Multiple media sources have reported that the Shabab extremists operating in Somalia have banned bras along with television, movies, music, and even school bells. Bras are “naughty”? How ironic that going braless should become another restriction for women when burning bras once symbolized female liberation in the U.S.
After all, what do bras do except hold up the “girls”? Well according to one post on a Naked Scientist discussion forum, a referenced study has shown that wearing bras increases incidence of breast cancer “125 fold.” What? That claim is reiterated on www.007b.com/why_wear_bras.php except that number is “113-fold.” The problem, so they explain, stems from bras exerting pressure, inhibiting the “flow of lymph” which in turn prevents toxins and waste from being “flushed out.” (The site does mention that bras do not prevent the breasts from sagging. Darn it!)
A posted comment on still another Web site claimed that the purpose of bras was to give more exposure to the breasts, therefore leading to corruption and other crimes against women. Who knew?
Take Saudi Arabia for instance with its religious police force. They check to make sure women are not driving and that men are not walking pets. The latter is not allowed because males could allegedly use dogs or cats as a ploy to make passes at women. (Very clever, guys!) You have to wonder how the police would check if bras were banned there or how they will do it in Somalia for that matter. Sorry Victoria’s Secret. No chance to expand in that part of the world.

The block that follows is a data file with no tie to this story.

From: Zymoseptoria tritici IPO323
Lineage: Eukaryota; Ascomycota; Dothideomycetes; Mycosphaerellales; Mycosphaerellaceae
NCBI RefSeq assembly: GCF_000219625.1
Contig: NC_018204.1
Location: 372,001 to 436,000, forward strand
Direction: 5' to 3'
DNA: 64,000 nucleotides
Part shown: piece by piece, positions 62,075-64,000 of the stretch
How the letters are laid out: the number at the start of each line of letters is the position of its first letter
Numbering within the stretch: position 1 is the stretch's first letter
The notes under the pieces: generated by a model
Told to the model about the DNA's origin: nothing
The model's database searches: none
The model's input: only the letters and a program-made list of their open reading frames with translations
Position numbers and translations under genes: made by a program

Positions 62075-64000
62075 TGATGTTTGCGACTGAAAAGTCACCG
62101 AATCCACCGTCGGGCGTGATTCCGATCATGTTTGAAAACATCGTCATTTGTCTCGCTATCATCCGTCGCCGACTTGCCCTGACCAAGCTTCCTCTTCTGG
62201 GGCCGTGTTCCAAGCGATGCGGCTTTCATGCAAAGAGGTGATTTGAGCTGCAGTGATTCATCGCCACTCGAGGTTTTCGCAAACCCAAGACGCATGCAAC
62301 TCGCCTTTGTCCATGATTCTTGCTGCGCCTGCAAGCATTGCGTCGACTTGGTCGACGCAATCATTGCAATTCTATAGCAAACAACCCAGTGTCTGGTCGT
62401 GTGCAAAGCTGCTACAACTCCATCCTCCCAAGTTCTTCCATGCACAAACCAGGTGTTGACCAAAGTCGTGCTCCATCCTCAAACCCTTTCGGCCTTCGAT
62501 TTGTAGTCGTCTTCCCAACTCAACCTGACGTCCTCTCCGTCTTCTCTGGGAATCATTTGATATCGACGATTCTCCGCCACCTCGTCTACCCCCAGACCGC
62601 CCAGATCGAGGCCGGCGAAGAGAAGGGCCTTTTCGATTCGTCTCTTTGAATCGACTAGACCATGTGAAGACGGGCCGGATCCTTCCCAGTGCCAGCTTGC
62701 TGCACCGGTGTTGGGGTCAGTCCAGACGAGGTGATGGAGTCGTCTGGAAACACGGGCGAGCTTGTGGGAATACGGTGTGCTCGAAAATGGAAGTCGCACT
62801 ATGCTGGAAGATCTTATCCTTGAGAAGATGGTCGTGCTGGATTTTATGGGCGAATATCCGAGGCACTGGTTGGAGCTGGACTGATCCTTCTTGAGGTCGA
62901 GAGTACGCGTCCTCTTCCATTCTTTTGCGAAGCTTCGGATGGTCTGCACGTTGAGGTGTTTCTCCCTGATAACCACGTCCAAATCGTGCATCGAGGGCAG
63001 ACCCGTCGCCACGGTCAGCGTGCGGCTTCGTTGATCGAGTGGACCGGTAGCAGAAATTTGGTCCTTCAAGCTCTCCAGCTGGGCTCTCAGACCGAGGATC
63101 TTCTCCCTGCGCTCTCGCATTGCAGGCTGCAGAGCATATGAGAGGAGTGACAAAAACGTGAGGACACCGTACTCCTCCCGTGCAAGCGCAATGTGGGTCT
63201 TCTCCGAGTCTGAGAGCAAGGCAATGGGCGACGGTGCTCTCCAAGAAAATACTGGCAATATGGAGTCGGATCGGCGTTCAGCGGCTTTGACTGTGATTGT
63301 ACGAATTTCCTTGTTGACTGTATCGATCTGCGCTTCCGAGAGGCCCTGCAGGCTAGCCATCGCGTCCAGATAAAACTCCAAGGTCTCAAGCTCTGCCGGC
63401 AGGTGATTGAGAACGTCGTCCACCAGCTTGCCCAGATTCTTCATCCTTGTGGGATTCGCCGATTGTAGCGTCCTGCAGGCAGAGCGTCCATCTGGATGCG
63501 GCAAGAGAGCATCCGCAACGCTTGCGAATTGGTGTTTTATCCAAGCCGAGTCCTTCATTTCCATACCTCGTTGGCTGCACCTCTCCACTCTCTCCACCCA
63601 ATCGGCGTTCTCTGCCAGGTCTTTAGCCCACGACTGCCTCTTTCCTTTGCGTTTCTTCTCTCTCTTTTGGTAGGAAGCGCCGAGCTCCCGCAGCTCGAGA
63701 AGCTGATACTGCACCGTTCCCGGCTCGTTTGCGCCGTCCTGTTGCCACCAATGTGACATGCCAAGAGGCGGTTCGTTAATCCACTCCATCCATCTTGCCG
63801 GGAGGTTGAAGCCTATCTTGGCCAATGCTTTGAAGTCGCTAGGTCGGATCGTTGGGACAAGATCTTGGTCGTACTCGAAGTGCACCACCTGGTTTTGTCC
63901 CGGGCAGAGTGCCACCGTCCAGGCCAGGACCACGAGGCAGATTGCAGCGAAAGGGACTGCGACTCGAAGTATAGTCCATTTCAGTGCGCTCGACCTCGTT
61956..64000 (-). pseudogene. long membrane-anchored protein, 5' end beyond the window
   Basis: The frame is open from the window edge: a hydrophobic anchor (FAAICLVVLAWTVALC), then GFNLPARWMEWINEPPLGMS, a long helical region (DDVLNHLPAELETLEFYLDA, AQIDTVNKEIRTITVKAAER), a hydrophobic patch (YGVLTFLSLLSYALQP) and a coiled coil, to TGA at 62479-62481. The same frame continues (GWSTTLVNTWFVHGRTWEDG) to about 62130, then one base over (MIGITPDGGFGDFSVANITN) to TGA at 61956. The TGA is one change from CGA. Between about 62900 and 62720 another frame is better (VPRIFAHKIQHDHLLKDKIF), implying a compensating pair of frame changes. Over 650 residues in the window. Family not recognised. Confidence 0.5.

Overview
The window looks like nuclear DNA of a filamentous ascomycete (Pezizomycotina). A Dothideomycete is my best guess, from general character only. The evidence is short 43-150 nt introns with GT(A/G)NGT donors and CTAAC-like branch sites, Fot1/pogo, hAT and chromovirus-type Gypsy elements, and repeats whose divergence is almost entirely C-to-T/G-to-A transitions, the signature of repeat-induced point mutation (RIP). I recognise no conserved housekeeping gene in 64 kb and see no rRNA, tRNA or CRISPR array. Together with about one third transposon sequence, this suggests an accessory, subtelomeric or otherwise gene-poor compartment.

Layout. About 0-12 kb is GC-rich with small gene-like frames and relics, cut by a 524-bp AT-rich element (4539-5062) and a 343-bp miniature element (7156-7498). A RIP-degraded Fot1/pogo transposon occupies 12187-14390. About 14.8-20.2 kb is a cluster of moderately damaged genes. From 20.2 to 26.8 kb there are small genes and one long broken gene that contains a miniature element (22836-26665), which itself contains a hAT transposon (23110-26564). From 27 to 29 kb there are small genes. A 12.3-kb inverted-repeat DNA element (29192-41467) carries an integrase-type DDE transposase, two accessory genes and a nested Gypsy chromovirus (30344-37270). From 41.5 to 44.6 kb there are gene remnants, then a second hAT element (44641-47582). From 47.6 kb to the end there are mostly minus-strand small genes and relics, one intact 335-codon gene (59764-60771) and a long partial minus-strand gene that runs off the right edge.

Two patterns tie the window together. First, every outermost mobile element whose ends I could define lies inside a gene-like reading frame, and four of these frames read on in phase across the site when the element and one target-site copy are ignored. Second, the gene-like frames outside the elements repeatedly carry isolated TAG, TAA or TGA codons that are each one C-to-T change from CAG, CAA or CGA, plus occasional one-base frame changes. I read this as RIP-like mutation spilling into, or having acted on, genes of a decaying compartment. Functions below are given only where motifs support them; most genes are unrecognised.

Of course, bras aren’t the only headline grabbers these days. Other women’s clothing, particularly Islamic garb, has stirred up worldwide controversy. The burqua was banned in Belgium, as one sample of clothing that obscures the identity of the wearer. The ACLU states on its Web site that Muslim women in the U.S. have been “denied driver’s licenses unless they remove their head coverings for the photographs.” The Egyptian government has banned the niqab or face veil for students who are taking an exam because it could serve as a way to fake identity or hide items used to cheat. The lawyer opposing the Egyptian ban is quoted as saying it would be “soul-crushing” for a woman to have to “expose part of her body she doesn’t want exposed.” Oh. Wasn’t it men who created the dress code in the first place and not women who demanded covering up? Therefore, wouldn’t it be men whose souls would be crushed?
Having both TV and bras on the extremists’ “forbidden” list also rules out male viewing of Victoria’s Secret commercials. Admittedly, the spots do flaunt the natural assets of a female, demurely of course since only cleavage shows in the predominantly padded bras for sale in North America.
The Janet Jackson “oops” incident can’t be overlooked in any bra discussion. Even if you missed it on TV, you could hardly get away from seeing the malfunction all over the Internet. Wait. The Internet isn’t on the banned list yet or is it?